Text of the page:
I wake up feeling so over heated. Tamara has the fan side of the bed and while I’m getting a bit of air flow, it’s not enough. I’m dyin’. I get up and try to take a cold shower but there’s no water. Perfect.
I hope that by going outside I’ll get a bit of fresh air and maybe, if I’m lucky, some wind to cool me down. It’s better…but I’m still boiling. Tamara and I pack up our backpacks and get breakfast before the bus is due to pick us up at 8am. I order an omelette and to my surprise it comes packed with veggies, bacon and even cheese, with some hash browns and toast on the side. This never happens. Usually ordering an omelette means some onions and maybe a few tomatoes if you’re lucky. This is luxury.
We get on a big bus that somehow isn’t over crowded with people. No one has to sit in the aisle! They even have functioning wifi!! Besides the shower not working this morning, my day is off to a pretty good start.
We’re due to arrive in Saigon around 1pm, though we’ve planned for later. Even with my good fortune today, I can’t imagine we’ll actually arrive on time.
One of my roommates in Melbourne, Nhut, was Vietnamese and she has moved back to Saigon. We’ve made plans to go for dinner and catch up tonight.
It’s a good thing we planned for dinner and not lunch, because at 2pm we still have yet to arrive.
We get to Saigon around 3pm and the bus drops us off right in district one, where most of the hostels are supposed to be. Tamara and I find one called “Budget Hostel” where dorm beds only cost 95,000 dong ($4.75) and include breakfast. Done. We’ll take two please! This must be a hostel finding record! It’s the biggest dorm I’ve ever seen. There are 6 triple decker beds. That’s 18 beds in one room. The most I’ve stayed in is 12, and I’ve never seen three layers! The bunks are relatively spacious and private though. It’s pretty nice for $4.75!
We meet Nhut downstairs at 6pm and she leads us on a ten minute walk through the streets of Ho Chi Minh City until we reach our destination: one of the best local Pho restaurants. It’s a relatively large restaurants with many tables, but only a very small compact kitchen out front.
Nhut says all the best Pho is hiding in the tiny side street restaurants, and is always better than the fancy expensive kind you would pay for. This is one of her favourites. We order three huge bowls, that arrive at our table faster than our drinks do!
It is indeed, the best Pho I’ve had so far. Though slightly more expensive than most I’ve eaten. One bowl costs 60,000 dong ($3), but I’ve seen it consistently for 40,000 ($2) and sometimes even 25,000 ($1.25)!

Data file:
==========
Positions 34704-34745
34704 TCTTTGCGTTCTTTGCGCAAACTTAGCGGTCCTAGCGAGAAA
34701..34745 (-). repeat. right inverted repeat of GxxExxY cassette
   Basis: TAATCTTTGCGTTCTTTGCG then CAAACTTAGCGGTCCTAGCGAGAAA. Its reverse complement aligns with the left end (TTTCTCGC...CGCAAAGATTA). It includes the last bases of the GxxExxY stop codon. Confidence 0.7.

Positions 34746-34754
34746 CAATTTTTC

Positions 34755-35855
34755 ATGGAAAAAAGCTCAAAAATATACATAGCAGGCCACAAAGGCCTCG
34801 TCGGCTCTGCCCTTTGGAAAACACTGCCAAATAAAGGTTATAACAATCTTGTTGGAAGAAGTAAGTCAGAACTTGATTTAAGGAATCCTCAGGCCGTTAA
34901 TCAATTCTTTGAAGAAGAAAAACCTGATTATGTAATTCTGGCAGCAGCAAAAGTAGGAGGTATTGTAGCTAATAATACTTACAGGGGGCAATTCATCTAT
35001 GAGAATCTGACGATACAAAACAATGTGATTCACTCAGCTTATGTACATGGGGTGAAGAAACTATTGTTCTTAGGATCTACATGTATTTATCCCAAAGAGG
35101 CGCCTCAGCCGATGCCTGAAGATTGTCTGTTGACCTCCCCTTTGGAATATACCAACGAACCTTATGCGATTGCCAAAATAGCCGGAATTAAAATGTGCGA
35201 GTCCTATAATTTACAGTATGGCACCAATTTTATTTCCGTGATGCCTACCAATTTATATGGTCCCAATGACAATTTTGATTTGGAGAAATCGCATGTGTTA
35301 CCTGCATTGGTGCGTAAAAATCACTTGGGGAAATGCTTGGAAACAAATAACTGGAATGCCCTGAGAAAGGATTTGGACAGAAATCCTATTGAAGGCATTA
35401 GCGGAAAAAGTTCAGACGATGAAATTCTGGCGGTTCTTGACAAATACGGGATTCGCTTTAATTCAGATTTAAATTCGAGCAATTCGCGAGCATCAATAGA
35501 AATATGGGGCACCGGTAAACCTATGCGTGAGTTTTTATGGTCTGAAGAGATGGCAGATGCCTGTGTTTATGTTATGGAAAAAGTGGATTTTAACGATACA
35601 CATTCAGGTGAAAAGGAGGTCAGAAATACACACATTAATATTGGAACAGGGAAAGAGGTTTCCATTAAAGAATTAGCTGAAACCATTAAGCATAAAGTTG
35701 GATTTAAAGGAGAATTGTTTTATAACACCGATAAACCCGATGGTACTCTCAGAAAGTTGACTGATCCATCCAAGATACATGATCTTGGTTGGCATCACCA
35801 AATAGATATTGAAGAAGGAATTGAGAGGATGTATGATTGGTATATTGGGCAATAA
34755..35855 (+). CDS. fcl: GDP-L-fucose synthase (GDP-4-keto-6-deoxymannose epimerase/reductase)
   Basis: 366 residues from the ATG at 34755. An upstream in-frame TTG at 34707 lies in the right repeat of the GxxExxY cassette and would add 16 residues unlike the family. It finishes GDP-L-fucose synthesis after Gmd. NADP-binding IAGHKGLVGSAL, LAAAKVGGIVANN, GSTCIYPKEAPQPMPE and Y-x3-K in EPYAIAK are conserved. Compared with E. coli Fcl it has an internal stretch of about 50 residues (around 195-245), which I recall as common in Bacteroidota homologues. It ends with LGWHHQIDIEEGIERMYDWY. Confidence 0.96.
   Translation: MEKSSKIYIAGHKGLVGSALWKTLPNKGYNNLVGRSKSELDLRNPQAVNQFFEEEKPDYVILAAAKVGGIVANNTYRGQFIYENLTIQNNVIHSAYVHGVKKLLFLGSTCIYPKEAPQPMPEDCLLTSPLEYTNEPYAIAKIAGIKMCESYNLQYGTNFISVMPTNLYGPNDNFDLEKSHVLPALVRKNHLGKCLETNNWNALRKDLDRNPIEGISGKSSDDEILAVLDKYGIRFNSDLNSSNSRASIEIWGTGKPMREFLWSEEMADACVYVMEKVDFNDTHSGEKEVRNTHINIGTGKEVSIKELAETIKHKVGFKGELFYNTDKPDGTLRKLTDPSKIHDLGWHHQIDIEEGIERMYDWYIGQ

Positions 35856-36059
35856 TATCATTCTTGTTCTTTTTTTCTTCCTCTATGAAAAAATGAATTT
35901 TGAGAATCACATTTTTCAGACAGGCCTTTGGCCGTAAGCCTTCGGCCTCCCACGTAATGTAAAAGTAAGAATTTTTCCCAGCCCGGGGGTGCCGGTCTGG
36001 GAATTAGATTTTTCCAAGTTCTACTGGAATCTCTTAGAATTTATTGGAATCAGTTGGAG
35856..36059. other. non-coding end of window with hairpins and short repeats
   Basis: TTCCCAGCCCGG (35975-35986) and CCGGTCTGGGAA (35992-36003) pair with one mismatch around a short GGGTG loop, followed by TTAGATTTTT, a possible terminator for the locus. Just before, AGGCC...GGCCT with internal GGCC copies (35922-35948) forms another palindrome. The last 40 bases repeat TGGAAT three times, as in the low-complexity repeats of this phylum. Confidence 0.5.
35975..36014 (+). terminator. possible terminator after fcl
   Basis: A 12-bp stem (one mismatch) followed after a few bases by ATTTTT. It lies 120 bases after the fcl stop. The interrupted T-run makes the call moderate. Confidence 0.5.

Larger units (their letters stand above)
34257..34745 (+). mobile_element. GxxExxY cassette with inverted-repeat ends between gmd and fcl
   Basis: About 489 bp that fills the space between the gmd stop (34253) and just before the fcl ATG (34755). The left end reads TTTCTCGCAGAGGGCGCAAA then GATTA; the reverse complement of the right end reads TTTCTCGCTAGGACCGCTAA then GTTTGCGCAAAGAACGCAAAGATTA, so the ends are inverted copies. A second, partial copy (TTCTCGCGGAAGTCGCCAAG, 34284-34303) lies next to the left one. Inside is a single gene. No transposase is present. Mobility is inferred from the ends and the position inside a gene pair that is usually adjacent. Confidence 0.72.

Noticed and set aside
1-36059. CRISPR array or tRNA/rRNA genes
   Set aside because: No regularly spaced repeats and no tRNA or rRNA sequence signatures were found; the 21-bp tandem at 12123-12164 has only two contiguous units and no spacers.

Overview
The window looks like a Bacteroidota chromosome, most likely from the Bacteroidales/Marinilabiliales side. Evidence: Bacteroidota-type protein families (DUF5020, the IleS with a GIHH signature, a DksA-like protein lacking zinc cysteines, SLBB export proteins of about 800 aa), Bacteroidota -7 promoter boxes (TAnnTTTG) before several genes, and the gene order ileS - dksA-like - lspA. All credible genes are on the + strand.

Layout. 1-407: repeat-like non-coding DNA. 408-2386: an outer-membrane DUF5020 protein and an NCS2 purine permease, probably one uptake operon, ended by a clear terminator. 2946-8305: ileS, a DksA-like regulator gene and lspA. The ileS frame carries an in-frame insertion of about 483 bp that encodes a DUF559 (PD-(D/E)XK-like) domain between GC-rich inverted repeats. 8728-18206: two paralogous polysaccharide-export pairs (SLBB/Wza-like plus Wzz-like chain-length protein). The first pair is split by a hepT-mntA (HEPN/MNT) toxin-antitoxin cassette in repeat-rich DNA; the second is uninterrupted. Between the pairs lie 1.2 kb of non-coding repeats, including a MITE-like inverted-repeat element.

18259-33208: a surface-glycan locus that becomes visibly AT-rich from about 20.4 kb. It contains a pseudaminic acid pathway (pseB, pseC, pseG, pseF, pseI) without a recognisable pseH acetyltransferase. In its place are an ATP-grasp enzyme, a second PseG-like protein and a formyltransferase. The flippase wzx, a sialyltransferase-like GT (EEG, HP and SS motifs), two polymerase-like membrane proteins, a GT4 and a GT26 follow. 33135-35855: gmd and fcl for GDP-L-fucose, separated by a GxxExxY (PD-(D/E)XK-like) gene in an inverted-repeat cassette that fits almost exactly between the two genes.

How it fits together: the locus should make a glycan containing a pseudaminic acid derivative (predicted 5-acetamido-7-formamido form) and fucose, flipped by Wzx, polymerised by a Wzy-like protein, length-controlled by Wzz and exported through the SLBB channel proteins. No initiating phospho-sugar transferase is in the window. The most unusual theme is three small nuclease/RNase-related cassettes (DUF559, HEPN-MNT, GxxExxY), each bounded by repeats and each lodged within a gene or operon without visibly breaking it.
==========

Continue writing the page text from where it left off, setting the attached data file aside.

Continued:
60,000 is still pretty great for a huge portion of delicious soup.
The three of us set out to the busy “tourist street”, as Nhut calls it. It’s like a small-scale wannabe Khosan Road, but I say this with respect. Western style bars promoting buckets of booze, two for one cocktail specials, and import beer (we see a special promotion for 60,000 dong Budweiser) congregate at one end of the street, while a little further down local fresh bia hoi can be purchased for a simple 8,000 dong ($0.35). The bia hoi spots offer no tables or chairs, but guests are welcome to sit on the side walk and curb just out front. We settle down here where we won’t go broke on drinks. Slowly the night begins to come alive, and the streets fill with backpackers and tourists alike.
Some local women walk around trying to sell fruit, nuts, dried squid, illegally copied English books, bracelets and much more. Sitting on the street corner makes us a target, and we have to refuse vendor after vendor as they approach us with their goods.
A young child, who can’t be more than 8 years old, starts playing with fire. Literally. He lights two flaming sticks and begins putting out the flames with his tongue. It’s slightly terrifying. It gets worse when his even younger show-partner reveals a live, long green snake, puts it up his nose and somehow pulls it out of his mouth. I can’t believe what I’m seeing. Their performance ends and they then walk around to the tourists with an open hat begging for change. It breaks my heart. Some parent has sent their children out here with a snake and some fire to bring home some income. Of course I want to give them all the money I’ve got so they can stop putting snakes in their noses and go to school, but I know even 1,000,000 dong ($50) won’t change their lives.
Besides, I don’t even have 1,000,000 dong.
After a few beers and too many rounds of watching these children do their show, we call it a night and head home. I thank Nhut for showing us around Saigon; it was so cool to see her again!